A subsidiary of Cambridge Analytica in India has admitted to having the Congress, BJP, Janata Dal (United), ICICI Bank and Airtel as its clients. When the news about Cambridge Analytica blew up, both the major parties started a slugfest, both accusing the other of using the shady services. Let us look at the evidence that exists as of now.
The Congress was said to have intentions of using Cambridge Analytica for 2019 elections and to remake Rahul Gandhi’s image (like that would make him less of a joke). The BJP on the other hand is said to have benefitted from Cambridge Analytica’s services in the 2010-2014 period.
The official website of Cambridge Analytica used the case study of the 2010 Bihar elections where CA “won 90% of the seats targeted by CA”. In that election JDU and BJP emerged as the biggest parties which has fuelled the theories of BJP using CA. Also, the Call to Volunteer service used by BJP before the 2014 elections is something eerily similar to what was used in US elections. The numbers were used to carry out telephone surveys to get into the mind of the voter.
Although there is no concrete evidence of the same, so you may dismiss this as mere speculation and it would be a fair assessment.
In my personal opinion, the debate here is about where the line between persuasion and manipulation is drawn. The Cambridge Analytica debate has brought the issue back on the fore front. There are also some myths which say that there is a “list” which shows that individuals have been paid money privately to spread agenda against a political party. I don’t really understand where this comes from. The only money paid here was paid to the company i.e. Facebook and no individuals were used to spread any propaganda. There is no “list” of people who had been paid. This might have been because of confusion between the Panama Paper leak and this leak.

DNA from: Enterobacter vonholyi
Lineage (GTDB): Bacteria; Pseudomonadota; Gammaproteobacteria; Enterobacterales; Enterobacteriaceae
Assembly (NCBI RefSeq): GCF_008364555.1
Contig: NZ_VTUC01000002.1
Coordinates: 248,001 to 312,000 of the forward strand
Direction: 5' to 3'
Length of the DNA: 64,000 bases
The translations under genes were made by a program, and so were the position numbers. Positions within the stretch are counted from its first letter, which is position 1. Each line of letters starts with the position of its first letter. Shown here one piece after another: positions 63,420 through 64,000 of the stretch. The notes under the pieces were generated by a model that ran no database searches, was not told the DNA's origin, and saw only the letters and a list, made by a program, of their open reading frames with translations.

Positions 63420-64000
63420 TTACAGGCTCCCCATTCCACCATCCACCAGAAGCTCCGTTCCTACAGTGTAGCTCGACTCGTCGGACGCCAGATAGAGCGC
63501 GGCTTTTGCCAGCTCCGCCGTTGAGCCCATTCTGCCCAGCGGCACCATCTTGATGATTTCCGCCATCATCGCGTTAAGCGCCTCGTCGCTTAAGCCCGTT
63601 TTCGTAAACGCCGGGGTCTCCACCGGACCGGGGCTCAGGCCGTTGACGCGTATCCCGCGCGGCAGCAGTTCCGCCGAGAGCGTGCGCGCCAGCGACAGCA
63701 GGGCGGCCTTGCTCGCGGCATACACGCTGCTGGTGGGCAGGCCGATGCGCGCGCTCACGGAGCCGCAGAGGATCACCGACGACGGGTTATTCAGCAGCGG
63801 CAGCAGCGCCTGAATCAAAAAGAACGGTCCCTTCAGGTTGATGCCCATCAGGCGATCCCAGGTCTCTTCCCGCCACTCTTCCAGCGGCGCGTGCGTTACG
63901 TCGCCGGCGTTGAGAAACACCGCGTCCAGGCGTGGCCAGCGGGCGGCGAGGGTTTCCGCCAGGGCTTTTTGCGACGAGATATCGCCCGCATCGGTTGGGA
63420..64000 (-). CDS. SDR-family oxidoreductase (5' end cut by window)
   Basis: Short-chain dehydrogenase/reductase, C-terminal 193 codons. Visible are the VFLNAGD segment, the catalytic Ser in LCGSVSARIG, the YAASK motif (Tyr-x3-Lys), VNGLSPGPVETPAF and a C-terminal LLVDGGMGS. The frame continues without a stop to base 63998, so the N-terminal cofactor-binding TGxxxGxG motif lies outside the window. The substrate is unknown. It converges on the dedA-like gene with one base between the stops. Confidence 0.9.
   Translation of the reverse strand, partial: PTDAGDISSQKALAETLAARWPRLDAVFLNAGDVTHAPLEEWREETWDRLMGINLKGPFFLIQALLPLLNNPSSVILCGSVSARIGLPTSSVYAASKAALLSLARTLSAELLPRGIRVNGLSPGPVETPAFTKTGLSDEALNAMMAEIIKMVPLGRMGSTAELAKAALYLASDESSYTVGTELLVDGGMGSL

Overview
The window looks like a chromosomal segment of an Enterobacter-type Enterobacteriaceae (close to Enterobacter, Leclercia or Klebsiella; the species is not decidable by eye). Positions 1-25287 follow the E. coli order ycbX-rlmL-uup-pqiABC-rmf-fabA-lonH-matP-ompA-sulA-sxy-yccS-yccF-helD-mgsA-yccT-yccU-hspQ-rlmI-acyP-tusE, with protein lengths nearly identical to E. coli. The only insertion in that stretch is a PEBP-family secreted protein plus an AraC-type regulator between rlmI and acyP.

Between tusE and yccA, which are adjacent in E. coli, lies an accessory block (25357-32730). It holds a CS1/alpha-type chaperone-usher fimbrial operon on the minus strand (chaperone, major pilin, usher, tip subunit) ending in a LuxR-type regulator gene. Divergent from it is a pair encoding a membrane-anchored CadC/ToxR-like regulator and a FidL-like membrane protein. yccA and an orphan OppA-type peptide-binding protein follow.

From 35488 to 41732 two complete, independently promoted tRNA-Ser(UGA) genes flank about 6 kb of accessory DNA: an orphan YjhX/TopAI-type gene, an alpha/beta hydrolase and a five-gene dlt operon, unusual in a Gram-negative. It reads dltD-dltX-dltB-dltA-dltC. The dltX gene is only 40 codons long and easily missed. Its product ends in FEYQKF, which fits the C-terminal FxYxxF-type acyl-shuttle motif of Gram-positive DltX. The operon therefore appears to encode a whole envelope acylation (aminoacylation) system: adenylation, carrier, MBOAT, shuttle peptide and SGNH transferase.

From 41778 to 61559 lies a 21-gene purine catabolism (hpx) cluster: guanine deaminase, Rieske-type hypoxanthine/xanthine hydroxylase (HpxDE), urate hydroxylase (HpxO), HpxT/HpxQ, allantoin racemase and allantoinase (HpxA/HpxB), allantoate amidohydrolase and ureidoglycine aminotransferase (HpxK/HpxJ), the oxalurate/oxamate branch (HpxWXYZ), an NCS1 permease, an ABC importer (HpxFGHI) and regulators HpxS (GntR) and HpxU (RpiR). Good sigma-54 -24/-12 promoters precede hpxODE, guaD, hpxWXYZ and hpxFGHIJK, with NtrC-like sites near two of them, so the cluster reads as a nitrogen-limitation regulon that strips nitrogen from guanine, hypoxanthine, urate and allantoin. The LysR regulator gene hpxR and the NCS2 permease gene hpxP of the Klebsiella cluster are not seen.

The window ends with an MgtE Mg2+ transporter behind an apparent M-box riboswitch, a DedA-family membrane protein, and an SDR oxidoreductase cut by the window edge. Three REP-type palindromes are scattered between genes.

I hope this ends up being a moment of clarity for the masses where they realize how social media is being used by political parties to spread hatred or misinformation against the other party. This is psychological warfare. An army is being raised by parties without the soldiers knowing who they are fighting for. This is what modern warfare would look like. People are turned on people without them even knowing why it is so.
This is also unfortunately, probably the first example of foreign powers being used to manipulate elections on Indian soil. Something our MPs have legalized under the new FCRA, 2018. The act legalizes foreign funding for political parties. This would leave the door open for communist parties to rise to power using funds from China or for foreign governments to back a party which would be more favorable to them. The implications of this act are scary and the silence on it from the general public is haunting.
I hope this makes us also question all the information we consume regularly. I hope this makes us actively look for the other side of the coin and the arguments of the perceived opposition. There is a scant chance that it will lead to people using arguments instead of labels in a debate and it makes us see the world in contours of grey rather than in black and white
Here is to hoping that this leads to a more enlightened and smarter global population.